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Its quite easy to remember or work out who your close relatives are, such as Uncles/Aunts, Nephews/Nieces, but as the relationships become more remote, the majority turn into COUSINS! But which sort?

There has often been "interesting" discussion at family gatherings as to what  relationship links that child to ones offspring, or other various combinations.  This page will hopefully act as an aide memoir to ensure that members of a family know to whom they are related as a cousin, and more importantly, what kind of cousin that is!

cousin (kûz-), n, child of ones uncle or aunt.

Well that's straightforward enough, and because of this strange hierarchy, they would be more specifically known as a First Cousin (since both of you are of the same generation). But what would any child of your first cousin be to you? They would be a "first cousin once removed" (removed in level from you by one generation). Their child (the grandchild of your cousin), would be your "first cousin twice removed" (two generations from your level), and so on.

Now then, what would that same line of cousins be to your children? Well your first cousin would be "first cousin once removed" to your children (one generation difference). BUT your cousin's children would be "second cousins" (same generation), and their children "second cousins once removed" (one generation difference).

It therefore follows that your first cousin's grandchildren and your grandchildren  would be "third cousins" (same generation again but three generations down from a common ancestor). So, this whole complex definition is based on the sharing of a common ancestor, which is pretty obvious, otherwise you would not be related at all! It means if you share a common Grandparent, you are first cousins (or brother/sister). By sharing a great grandparent you are second cousins and sharing a great great grandparent, you are third cousins. If this common ancestor has a different relationship to each of you, then you start to be "removed" from each other by generation.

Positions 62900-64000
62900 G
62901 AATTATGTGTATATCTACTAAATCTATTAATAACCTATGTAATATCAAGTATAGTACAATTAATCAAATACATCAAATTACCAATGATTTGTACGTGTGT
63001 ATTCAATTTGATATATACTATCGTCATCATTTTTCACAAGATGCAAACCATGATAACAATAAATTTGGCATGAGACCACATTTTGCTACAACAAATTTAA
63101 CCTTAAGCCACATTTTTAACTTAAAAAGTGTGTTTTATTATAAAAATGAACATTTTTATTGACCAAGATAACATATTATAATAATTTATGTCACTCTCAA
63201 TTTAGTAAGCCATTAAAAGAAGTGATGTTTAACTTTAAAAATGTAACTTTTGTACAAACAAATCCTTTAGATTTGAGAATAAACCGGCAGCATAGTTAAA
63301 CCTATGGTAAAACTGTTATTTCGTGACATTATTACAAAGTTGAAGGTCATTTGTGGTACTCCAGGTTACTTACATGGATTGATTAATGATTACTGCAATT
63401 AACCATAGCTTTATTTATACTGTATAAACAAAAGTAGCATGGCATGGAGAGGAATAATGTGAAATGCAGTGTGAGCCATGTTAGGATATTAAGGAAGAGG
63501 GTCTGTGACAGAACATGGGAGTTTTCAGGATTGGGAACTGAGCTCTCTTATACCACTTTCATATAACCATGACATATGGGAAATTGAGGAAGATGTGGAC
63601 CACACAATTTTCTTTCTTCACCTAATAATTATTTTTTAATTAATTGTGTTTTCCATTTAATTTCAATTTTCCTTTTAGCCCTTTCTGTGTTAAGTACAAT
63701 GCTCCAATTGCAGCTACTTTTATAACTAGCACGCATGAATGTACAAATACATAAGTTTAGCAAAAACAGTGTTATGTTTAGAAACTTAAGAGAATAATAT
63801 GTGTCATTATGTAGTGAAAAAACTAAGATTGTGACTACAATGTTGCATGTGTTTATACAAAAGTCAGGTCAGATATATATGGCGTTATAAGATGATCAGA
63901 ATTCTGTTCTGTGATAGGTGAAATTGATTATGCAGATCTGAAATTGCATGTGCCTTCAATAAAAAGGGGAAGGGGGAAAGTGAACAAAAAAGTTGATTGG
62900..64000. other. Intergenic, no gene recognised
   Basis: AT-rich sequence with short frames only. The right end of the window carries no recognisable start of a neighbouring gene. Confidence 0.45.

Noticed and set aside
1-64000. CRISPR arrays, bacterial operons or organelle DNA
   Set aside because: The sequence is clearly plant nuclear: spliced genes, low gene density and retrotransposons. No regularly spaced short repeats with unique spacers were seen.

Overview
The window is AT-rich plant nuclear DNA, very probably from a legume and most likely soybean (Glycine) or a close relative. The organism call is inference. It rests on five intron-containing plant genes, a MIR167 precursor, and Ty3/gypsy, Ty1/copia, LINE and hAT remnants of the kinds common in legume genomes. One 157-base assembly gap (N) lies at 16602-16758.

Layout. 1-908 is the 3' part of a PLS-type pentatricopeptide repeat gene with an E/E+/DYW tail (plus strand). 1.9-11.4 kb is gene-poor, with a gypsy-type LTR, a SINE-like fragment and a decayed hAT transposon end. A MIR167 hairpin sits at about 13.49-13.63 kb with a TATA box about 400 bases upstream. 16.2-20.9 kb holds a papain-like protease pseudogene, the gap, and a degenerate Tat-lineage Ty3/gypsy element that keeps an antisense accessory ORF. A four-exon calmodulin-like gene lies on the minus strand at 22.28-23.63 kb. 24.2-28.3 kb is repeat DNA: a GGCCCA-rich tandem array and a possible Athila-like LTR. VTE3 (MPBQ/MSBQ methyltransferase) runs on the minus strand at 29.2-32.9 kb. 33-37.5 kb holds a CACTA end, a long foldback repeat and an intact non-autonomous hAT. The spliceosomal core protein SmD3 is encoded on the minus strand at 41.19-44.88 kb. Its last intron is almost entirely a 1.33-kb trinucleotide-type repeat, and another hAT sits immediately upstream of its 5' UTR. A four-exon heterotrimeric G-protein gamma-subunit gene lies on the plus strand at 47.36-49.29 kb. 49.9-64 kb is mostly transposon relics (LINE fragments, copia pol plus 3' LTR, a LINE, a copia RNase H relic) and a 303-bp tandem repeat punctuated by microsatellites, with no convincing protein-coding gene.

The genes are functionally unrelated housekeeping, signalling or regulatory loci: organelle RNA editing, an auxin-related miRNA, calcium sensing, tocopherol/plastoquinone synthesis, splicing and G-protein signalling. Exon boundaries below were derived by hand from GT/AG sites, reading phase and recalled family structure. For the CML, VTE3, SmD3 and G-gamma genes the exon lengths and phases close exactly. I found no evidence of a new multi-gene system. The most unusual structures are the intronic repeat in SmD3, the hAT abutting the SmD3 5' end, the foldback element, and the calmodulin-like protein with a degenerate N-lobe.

The following table is probably an easier way to establish the relationship between two people. First identify who the nearest common ancestor is. Then decide what the relationship is of the common ancestor to each individual. Use the top row for one relationship and the left hand column for the other. Where they intersect is the relationship between those two family members.

Relationship of Common Ancestor Parent Grandparent Great Grandparent Great Great Grandparent Great Great Great Grandparent
Parent Brother/Sister Aunt/Uncle or Niece/Nephew Great (or Grand) Aunt/Uncle or Great Niece/Nephew Great Great Aunt/Uncle or Great Great Niece/Nephew Great Great Great Aunt/Uncle or Great Great Great Niece/Nephew
Grandparent Aunt/Uncle    or Niece/Nephew First Cousin First Cousin Once Removed First Cousin Twice Removed First Cousin Thrice Removed
Great Grandparent Great (or Grand) Aunt/Uncle    or             Great Niece/Nephew First Cousin Once Removed Second Cousin Second Cousin Once Removed Second Cousin Twice Removed
Great Great Grandparent Great Great Aunt/Uncle    or             Great Great Niece/Nephew First Cousin Twice Removed Second Cousin Once Removed Third Cousin Third Cousin Once Removed
Great Great Great Grandparent Great Great Great Aunt/Uncle    or             Great Great Great Niece/Nephew First Cousin Thrice Removed Second Cousin Twice Removed Third Cousin Once Removed Fourth Cousin


So next time you happen to be at a family gathering or wedding, you will now be able to introduce yourself to those strange relations you've never met before. But behave yourself, or you might well get removed!

 © C.G Jenkins